Starfleet Academy: Survival is the last book of the series written by Peter David. The Starfleet Academy series will continue for several other books leading to a total of 14 written by various Star Trek writers. The books will focus of various other characters, most notably characters of TNG during their cadet years.
Survival is a direct continuation of Line of Fire. David recaps the story of the previous book in the first few pages of Survival and continues to tell the story of how Worf and the others stayed on Dantar for two weeks. The titular survival isn’t very difficult. Several buildings of the colony where destroyed in the attack but many of them remain in a state that allowed the survivors to live in relative comfort while waiting to be rescued.
While waiting for rescuers, the survivors spend their time fighting amongst each other. Zak and the Klingons engage in fisticuffs and tension runs high overall. Soleta finds a ship that crash landed on the planet and investigates it only to find out it’s the ship that attacked the colony. The story shifts focus and becomes about uncovering the mysteries that began in the second book. Who attacked the colony and why? The colonist who left knew they were leaving people behind, why is it that nobody has come to rescue the remaining survivors? They’re not very good mysteries because the length of the book (just above 100 pages) requires a quick resolution and David keeps the pace brisk. It’s ok though because he’s taken the time to provide more character moments than he did in the earlier stories.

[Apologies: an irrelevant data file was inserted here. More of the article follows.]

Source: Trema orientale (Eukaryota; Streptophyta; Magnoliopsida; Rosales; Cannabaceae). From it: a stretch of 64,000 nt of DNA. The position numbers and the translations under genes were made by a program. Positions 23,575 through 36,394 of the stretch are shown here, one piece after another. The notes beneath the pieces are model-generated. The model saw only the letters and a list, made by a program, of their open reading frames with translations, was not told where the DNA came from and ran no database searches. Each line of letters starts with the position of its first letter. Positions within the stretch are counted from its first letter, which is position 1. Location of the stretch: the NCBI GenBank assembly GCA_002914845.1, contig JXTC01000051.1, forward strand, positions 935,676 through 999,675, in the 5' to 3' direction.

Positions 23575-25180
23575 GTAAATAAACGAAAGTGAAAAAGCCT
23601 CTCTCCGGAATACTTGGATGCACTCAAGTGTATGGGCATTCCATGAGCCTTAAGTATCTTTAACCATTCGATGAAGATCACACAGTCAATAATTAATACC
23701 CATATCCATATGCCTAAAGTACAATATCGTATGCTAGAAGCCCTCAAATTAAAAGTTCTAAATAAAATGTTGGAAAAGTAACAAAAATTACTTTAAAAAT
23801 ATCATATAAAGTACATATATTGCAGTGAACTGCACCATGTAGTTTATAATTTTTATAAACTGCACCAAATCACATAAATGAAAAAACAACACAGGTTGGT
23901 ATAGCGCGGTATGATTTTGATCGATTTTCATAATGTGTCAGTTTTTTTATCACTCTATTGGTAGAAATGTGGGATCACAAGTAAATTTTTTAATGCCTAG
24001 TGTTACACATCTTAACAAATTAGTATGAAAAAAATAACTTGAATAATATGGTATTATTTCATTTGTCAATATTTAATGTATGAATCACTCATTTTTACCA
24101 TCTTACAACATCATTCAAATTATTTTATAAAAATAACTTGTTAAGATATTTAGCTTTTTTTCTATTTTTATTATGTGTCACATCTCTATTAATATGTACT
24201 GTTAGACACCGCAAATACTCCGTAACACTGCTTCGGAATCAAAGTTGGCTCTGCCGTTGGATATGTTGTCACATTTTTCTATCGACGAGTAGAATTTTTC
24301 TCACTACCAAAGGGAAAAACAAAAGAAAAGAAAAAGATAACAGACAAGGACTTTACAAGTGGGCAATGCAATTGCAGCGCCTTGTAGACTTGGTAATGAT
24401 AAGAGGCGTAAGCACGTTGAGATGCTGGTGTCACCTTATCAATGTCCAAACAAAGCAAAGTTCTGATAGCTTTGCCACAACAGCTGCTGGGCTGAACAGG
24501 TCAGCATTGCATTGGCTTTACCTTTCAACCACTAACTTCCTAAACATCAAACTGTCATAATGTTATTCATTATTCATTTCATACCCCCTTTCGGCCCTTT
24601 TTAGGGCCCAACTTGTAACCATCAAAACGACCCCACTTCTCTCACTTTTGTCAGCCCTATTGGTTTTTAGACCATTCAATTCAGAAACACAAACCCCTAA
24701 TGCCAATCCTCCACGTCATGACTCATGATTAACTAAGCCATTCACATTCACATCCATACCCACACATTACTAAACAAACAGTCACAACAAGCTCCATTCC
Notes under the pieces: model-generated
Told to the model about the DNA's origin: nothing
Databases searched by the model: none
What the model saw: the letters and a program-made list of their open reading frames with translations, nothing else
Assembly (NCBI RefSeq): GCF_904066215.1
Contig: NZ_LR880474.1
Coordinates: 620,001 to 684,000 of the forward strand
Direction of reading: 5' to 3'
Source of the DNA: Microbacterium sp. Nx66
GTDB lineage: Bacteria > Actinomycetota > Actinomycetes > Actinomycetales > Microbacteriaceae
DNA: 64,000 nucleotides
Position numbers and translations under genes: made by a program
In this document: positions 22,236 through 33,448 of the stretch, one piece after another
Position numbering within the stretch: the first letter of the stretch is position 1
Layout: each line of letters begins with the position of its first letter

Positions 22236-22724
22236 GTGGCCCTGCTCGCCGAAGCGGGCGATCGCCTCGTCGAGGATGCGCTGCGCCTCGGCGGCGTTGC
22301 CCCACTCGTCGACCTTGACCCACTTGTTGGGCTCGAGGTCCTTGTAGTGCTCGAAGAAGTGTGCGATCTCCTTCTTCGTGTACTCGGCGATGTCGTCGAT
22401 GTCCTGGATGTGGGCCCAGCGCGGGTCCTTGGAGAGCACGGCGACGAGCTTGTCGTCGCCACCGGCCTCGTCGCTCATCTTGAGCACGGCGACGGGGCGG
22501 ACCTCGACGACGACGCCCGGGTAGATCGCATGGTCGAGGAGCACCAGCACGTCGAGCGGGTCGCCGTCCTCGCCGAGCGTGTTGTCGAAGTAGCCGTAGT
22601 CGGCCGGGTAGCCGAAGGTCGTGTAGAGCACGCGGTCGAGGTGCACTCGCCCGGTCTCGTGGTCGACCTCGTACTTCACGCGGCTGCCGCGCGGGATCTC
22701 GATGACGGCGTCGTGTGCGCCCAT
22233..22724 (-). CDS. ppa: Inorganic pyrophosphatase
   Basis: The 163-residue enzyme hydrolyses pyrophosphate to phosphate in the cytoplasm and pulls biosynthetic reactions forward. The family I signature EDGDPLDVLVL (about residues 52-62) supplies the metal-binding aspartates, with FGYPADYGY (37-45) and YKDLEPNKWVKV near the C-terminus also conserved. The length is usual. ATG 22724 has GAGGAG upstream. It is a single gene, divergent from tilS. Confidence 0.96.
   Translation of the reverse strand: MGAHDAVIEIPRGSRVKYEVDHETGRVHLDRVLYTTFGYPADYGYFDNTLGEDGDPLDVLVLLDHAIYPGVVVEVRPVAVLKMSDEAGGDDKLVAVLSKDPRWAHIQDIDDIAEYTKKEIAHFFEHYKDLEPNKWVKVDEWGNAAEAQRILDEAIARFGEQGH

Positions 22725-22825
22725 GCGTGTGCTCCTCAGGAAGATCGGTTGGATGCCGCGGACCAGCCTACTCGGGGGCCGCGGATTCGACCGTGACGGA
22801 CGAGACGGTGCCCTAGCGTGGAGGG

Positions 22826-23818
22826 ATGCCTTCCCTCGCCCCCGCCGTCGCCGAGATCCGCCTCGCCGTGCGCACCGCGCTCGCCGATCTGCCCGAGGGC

I liked that even though the novel clearly focuses on Worf, David gave the rest of the Dream Team their time to shine. Tania and Soleta are starting to feel like real characters. There is a particularly nice exchange between Tania and Worf where she expresses her discomfort and disappointment at Worf for treating her unkindly in order to impress K’Ehleyr a scene that took place earlier. Zak is given quite a lot of time in the limelight because of his dislike of Klingons but he remains a flat character. He simply repeats the events of his first encounter with Worf with other Klingon characters on Dantar. He eventually comes around and makes peace with them but he’s simply copy the same character arc from the first book. Mark also gets more scenes than in the first book but David often uses them as a way to show off his status as a genius while also using him as a source of comic relief. It’s not used excessively and has yet to be tiresome but it contributes to the third and second books feeling of being repetitive when it comes to how some of the characters act.
Part of me is glad that I’m done these books by David. Starfleet Academy sounds like a good idea but the execution doesn’t live up to the potential. Even so, I have a difficult time thinking about how these books could have been written better. There aren’t very many great stories that can be told in just over 100 pages. The style and tone of the young adult series doesn’t seem to allow for stories with much depth. I appreciate that David took the time to create a few new characters but he doesn’t have the opportunity to really develop them. As much as I really like Worf, there is too much focus on him. I completely understand why. From a publishing standpoint it’s difficult to envision that fans want to read about new characters. You expect readers to want to read something familiar, especially when considering tie-in media. I also think it’s extremely important for new characters, new series and new stories. I appreciated what David’s tried to do with his Starfleet Academy book. Now that I’m done, I’m looking forward to reading his Star Trek: New Frontier series which has many of the new characters in Starfleet Academy as regular characters in the series. It will be some time though since I’m still trying to find the first and second book of the series. In the meantime I’ll read other Star Trek books by Peter David.